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11th October 2019

How ‘Band-aoke’ is changing the socials scene

Alex Cross takes the mic on ‘Band-aoke’: a social event breathing new life into the standard karaoke format
How ‘Band-aoke’ is changing the socials scene
Photo: Sebastian Schubanz @Wikipedia Commons

Beyond the initial pressures of drinking during freshers week, the next hurdle faced by students who do not drink is society socials.

Socials held by societies are often in an environment where consuming alcohol is the required activity. For some, this is a daunting prospect. The difficulty is, there are students who will deliberately not go to a social without a drink. ‘Band-aoke’ provides an environment where both can exist side-by side.

‘Band-aoke’ breathes new life into the standard karaoke drag. It allows a new and exciting form of social for societies. A live band accompanies singers with almost any song of their choosing. A large range of repertoire is available, from songs like ‘Tribute’ by Tenacious D to ‘Mr Brightside’ by the Killers.

The event is based in the Ziggy Sixx Social club on Wilmslow Road and, despite the cheap drinks, (3 Jägerbombs for a fiver), the environment itself is not centred around alcohol. This is unlike other bar or club-based socials that many societies prefer to plan.

Ziggy Sixx is frequented by music students, and is often used as a social space for the Manchester University Music Society. However, the ‘Band-aoke’ event itself is open to the public every Tuesday from 9pm.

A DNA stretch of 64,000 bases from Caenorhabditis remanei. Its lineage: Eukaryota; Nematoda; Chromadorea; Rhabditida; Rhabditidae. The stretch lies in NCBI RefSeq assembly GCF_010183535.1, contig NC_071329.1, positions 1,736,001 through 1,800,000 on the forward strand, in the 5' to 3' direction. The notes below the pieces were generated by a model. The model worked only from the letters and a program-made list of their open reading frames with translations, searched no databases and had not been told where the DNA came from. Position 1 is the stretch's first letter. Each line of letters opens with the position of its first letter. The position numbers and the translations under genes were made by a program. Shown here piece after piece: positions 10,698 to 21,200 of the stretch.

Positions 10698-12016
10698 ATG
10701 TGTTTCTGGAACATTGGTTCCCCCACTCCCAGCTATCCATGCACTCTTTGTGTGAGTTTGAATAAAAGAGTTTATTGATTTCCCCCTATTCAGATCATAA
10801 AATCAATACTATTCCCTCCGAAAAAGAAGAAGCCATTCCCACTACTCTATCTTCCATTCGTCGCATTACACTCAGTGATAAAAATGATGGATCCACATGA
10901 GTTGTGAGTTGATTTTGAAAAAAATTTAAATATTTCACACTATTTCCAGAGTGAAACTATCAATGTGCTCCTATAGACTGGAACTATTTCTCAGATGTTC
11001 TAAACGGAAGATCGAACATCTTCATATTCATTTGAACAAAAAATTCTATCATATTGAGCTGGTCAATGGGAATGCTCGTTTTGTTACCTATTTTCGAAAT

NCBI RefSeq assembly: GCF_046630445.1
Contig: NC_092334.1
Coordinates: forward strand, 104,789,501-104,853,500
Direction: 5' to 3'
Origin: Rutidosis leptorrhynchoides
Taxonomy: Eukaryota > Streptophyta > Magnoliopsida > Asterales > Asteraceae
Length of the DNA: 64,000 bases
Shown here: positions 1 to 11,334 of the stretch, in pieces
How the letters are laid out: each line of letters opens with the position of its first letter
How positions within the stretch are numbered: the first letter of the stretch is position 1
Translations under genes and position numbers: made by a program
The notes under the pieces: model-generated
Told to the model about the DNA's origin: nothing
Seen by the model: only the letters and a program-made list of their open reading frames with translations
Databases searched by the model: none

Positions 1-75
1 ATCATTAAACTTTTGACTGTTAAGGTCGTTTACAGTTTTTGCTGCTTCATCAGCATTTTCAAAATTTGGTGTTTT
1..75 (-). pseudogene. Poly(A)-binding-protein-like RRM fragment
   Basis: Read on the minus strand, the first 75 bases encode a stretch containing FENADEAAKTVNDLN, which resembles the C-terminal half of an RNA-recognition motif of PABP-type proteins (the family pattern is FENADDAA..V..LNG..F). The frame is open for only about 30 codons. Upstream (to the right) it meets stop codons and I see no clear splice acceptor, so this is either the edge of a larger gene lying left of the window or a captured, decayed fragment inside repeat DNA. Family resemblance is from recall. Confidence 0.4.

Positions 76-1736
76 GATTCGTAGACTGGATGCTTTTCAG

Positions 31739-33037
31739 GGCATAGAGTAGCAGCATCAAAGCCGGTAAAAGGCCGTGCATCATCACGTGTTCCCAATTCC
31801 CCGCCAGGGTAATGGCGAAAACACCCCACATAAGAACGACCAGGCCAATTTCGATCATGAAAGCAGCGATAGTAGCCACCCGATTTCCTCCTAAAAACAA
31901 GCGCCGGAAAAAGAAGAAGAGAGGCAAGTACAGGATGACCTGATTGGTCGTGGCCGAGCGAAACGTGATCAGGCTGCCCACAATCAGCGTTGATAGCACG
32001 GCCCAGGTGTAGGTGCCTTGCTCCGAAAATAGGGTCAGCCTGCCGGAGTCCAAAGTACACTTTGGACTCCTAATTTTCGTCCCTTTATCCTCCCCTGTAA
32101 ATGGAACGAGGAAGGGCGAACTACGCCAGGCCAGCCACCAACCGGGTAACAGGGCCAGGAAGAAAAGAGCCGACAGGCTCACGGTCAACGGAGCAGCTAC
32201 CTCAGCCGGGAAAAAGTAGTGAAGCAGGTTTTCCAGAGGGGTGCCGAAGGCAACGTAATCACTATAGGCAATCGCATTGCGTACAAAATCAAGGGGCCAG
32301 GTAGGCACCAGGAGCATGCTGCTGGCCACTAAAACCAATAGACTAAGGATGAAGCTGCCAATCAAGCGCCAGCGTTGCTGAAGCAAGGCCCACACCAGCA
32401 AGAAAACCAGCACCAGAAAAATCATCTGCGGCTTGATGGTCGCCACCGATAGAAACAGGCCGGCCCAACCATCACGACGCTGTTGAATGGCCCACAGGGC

The ‘Band-aoke’ musicians have a vast musical background in Manchester. The standards are Harry Smith (compere, sax, vocals), Sam Flynn (bass, bandleader, vocals), Thom Fripp (guitar), Matt Wilmot (keys), and Joe Luckin (drums).

When interviewing for this article it often crops up that ‘Band-aoke’ is in general a very positive atmosphere. The main focus of the room is on the song that is playing and the person singing it.

Harry Badger, a second year music student, makes a great contribution to the argument of the move away from a pressurised drinking environment. He maintains that it is a great place to hang out with people, as well as make friends.

Crucially, everyone’s always supportive regardless of how good or bad the performer is. Alcohol doesn’t really come into play in this sense, even though there are always the few that come and say that they are ‘amazed’ that one can perform sober.

Before Harry sang at Bandaoke he’d never sung in public before on his own. He made sure to emphasise how he is more confident now, especially as it wasn’t down to having had 5 or 6 pints. ‘Band-aoke’ further nurtures this behaviour with groups of singers being a common occurrence. This fosters a relaxed and fun environment; often a performance of ‘Summer Lovin’ from the musical Grease will be performed by a girl as Danny and a boy as Sandy, for example.

There seems to be clear distinction away from the apparent ‘need’ to be drunk to have a good time. So whilst some do treat it as a drinking event, it’s certainly not the same as a club atmosphere.

It’s easy to see how ‘Band-aoke’ encourages performance and friendship. It’s rare that the average student has the chance or inclination in other settings to jump up on stage in front of a lively crowd and sing their heart out. Therefore, ‘Band-aoke’ has reached new bounds in terms of society socials.

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